Handwriting Without Tears sells their Flip Crayons.  These are very short and the diameter of a standard Crayola crayon.  Therefore they are shorter and narrower than a large crayon that you broke in half.  They will require more fingertip control because there is less space for  a child to use much more than a few fingertips.  I have had parents remark on how small they are for themselves, and then realize that their pencil grasp is actually not a standard grip either!  Not to worry, unless they struggle with handwriting as much as their child does!  Children who are adept at flip crayon use will progress quickly to the use of short golf pencils, which HWT sells with erasers, or your local office supply store sells without erasers.

Flip crayons have one color on one end, another color at the other end.  Children learn to “flip” them over in their hand to change colors.  Great coordination skill, and fun too!! Four year-olds are usually ready to use these, and if not, then they need to work a bit more on fingertip strength and control.  What if your child just palms them, even after they have been taught how to hold them?  Give them a few supervised turns, with you as the model.  If they are still struggling, they are not ready yet and should try the “broken crayon” strategy.  Don’t forget to periodically try out the Flip Crayons, since you want to raise their game rather than keep them at a pre-pencil stage if they are ready to move on.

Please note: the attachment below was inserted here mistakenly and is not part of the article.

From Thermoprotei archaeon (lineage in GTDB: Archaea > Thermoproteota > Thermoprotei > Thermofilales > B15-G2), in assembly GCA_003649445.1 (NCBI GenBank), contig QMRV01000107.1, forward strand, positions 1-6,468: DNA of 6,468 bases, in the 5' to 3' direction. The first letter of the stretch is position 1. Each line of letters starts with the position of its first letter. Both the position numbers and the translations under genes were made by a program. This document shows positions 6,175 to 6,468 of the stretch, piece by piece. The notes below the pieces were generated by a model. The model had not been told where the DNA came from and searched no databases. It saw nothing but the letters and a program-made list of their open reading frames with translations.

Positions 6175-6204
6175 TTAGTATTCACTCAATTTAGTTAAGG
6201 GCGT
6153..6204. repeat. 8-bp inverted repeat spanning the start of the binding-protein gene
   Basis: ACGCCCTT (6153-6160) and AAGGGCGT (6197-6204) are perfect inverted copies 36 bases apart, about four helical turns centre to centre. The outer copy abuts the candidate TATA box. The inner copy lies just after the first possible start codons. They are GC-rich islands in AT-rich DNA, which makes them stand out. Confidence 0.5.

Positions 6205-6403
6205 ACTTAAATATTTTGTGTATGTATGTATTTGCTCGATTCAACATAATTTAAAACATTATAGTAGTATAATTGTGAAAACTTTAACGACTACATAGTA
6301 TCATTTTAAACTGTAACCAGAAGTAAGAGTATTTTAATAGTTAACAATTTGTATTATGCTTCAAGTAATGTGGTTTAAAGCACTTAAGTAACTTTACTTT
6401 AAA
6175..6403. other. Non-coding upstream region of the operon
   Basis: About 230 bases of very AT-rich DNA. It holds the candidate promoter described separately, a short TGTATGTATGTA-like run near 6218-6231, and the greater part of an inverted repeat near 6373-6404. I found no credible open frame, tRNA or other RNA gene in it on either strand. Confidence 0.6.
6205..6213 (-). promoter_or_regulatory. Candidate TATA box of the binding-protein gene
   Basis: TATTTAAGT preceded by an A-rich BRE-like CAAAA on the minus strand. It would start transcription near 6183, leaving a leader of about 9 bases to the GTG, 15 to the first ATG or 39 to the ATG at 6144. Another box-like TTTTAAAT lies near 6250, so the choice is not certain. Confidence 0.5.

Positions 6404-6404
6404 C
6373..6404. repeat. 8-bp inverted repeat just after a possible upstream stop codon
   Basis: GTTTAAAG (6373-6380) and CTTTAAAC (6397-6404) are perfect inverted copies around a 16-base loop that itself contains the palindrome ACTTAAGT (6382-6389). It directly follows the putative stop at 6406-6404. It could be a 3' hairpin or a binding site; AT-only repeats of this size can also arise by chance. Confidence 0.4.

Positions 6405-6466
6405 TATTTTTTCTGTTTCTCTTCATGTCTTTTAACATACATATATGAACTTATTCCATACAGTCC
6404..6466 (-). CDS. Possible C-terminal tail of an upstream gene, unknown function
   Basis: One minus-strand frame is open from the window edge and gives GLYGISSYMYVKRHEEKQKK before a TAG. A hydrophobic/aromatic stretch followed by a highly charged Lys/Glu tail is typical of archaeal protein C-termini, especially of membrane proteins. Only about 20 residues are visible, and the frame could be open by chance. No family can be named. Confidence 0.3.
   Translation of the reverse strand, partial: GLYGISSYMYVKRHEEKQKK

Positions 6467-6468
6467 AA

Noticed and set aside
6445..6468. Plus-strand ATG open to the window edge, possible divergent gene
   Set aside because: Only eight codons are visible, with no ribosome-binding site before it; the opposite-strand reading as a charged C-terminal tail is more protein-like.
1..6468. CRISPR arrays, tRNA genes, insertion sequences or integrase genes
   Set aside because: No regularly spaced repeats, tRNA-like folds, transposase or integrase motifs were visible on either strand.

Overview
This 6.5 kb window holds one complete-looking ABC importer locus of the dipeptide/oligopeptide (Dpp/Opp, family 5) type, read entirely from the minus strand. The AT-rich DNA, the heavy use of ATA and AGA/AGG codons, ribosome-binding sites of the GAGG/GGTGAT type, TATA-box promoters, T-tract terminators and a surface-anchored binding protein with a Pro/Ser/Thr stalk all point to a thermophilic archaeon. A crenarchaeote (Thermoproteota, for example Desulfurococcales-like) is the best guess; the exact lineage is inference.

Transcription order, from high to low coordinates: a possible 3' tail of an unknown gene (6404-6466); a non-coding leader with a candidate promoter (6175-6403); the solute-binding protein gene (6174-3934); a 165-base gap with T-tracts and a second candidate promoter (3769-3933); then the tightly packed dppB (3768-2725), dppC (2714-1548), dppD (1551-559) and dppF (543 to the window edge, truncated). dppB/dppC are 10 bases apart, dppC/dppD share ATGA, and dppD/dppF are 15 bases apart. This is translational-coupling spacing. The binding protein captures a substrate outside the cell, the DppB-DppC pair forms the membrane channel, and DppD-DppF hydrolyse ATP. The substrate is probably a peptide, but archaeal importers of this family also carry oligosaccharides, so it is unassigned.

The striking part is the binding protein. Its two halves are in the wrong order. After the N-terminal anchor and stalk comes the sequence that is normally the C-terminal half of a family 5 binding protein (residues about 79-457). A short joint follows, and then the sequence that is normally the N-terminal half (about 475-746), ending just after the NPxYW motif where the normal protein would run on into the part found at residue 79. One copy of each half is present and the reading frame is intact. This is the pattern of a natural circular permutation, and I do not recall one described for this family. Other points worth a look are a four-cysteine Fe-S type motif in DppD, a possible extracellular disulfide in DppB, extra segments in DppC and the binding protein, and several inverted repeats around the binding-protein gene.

What can you do to help them?  All the great activities that develop hand control.  Scissors  Lakeshore Scissors for Toddlers That Only Cut the Paper, Not the Toddler, dough, tape  Melissa And Doug Tape Activity Book Is Reusable Fun, and especially spoon and fork use with a grown-up grasp  Teach Spoon Grip By Making It Fun And Sharing a Laugh With Your Child.  Check on them after a month of finger control “boot camp” at home, and see what has happened to their pencil grasp!